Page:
Finally, to the right of the table the maximum percentage of repetitions in the series that could be done in each of the groups is indicated. To do this, half of the possible repetitions in the series are taken as a reference, indicating whether more than half, half or less than half of the possible repetitions in the series are done at most.
This maximum percentage of repetitions per series would not be done from the beginning of the training of “sporting life, but would be advanced to the maximum proposed as the stages are covered. Again we have to indicate that if speed can be measured. These percentages will be determined by the loss of speed in the series, knowing that in the face of certain loss of speed, a specific percentage of the possible repetitions in the series is done.
It is important to comply with the fact that with groups D and E you should never perform even half of the possible repetitions in the series, with group C you could reach half and with groups A and B you can reach do 1-2 repetitions more than half of the possible.
Therefore, this simple proposal turns out to be very useful due to the influence it can have on the adjustment of the load. If we look at the table from left to right, it can be seen that the relative intensity and loss of speed in the series are increasing until the last stage in all groups.
And if you look at the table from top to bottom, the trend is for the relative intensity and the loss of speed in the series to decrease. This trend naturally indicates that the lower the need for force development, the lower the training demand or load. The greatest demand is manifested in the relative intensity and in the Effort Index (IE), which does not appear in the table.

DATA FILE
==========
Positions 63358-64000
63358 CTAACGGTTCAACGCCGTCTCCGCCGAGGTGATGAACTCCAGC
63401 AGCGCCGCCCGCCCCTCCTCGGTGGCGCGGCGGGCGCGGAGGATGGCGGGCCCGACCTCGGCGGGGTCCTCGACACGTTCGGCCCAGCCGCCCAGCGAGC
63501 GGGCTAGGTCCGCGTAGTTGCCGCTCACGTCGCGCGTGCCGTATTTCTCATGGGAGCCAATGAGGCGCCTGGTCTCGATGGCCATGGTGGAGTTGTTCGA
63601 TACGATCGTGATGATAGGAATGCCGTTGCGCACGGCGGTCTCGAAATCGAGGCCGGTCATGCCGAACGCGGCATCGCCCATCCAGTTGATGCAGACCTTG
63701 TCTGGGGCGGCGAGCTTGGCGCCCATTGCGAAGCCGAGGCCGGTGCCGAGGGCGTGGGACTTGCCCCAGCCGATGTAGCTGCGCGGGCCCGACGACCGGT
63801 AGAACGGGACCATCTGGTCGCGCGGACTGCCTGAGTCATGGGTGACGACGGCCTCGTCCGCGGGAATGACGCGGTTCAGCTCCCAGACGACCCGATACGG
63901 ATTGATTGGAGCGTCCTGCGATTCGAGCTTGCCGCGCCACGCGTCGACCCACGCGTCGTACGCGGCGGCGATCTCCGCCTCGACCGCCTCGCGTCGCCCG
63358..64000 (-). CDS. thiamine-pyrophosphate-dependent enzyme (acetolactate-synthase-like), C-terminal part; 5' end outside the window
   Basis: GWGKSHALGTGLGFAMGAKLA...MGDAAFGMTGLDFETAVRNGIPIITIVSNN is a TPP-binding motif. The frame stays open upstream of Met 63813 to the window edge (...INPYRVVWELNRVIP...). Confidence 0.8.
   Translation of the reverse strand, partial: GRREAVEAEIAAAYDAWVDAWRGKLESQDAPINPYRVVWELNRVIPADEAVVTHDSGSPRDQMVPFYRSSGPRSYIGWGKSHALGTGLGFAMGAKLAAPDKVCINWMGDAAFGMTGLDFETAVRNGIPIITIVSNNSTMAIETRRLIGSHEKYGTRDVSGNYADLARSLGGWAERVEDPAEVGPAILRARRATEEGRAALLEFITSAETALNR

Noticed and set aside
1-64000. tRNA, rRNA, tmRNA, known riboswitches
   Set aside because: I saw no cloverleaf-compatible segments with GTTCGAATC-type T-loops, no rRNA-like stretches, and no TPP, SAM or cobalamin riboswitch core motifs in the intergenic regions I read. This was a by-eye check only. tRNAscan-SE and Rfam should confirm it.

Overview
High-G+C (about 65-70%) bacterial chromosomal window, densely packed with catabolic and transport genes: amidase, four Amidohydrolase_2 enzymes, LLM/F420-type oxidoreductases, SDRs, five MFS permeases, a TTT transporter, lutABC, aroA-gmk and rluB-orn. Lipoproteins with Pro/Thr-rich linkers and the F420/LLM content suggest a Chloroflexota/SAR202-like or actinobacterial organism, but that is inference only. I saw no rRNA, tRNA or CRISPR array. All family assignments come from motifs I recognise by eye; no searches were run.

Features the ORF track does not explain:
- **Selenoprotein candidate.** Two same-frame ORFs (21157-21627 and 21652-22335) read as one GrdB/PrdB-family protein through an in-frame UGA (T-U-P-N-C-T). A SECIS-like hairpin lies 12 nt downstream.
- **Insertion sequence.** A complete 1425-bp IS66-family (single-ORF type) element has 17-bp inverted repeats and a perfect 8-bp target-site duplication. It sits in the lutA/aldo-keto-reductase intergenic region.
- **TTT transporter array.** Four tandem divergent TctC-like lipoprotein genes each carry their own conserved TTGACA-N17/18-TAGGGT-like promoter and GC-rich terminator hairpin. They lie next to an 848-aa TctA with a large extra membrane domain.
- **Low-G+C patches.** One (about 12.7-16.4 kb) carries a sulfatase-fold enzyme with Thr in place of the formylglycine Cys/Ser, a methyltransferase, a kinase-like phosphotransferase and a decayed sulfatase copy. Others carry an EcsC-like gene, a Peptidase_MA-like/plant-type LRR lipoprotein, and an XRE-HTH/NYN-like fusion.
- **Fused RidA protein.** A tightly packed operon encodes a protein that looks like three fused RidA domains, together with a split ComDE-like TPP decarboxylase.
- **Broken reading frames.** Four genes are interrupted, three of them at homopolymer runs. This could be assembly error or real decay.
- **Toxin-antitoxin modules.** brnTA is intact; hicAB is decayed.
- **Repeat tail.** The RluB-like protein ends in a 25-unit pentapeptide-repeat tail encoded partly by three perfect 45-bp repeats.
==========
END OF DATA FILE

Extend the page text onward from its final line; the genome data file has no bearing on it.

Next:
In the first stage, the IE with the maximum load of the cycle is the same for all groups (10-11). Subsequently, the maximum value of the IE programmed with the maximum load of the cycles in groups A and B is approximately 17, although it can reach 20 with the minimum loads of the last stages, in c 15-16, in D 12 -13 and at E 11-12. As indicated, the loads included in this table are more precisely tailored to the squat exercise.
Training adaptations to consider between squats and bench presses
For push and pull exercises with the worst limbs, such as the bench press (PB), the following adaptations should be made:
- The possible repetitions with each percentage would be 2-3 more in PB than in the squat (S).
- However, for the same percentage and the same loss of speed, the repetitions performed in both exercises are practically the same.
- The loss of speed in the programmed series could be increased by 5-10% in PB with respect to the S.
- The relative intensity (actual percentage of the MR) could be 5-10% higher in PB than in S.
- For the same percentage and loss of speed, the IE of the S is on average 30% higher than in PB, since the speed of each percentage in S is higher.
- But if, as we have indicated, in the PB the loss of speed in the series increases by 5-10% with respect to the S, the average IE in PB will be, approximately, only 5%, less than that which results for S.
- The maximum loss of speed in the series that produces a positive effect in S can be between 20 and 25%, while in PB it can reach approximately 35%. These are maximum losses, so they would only apply to subjects with extensive experience and high strength needs.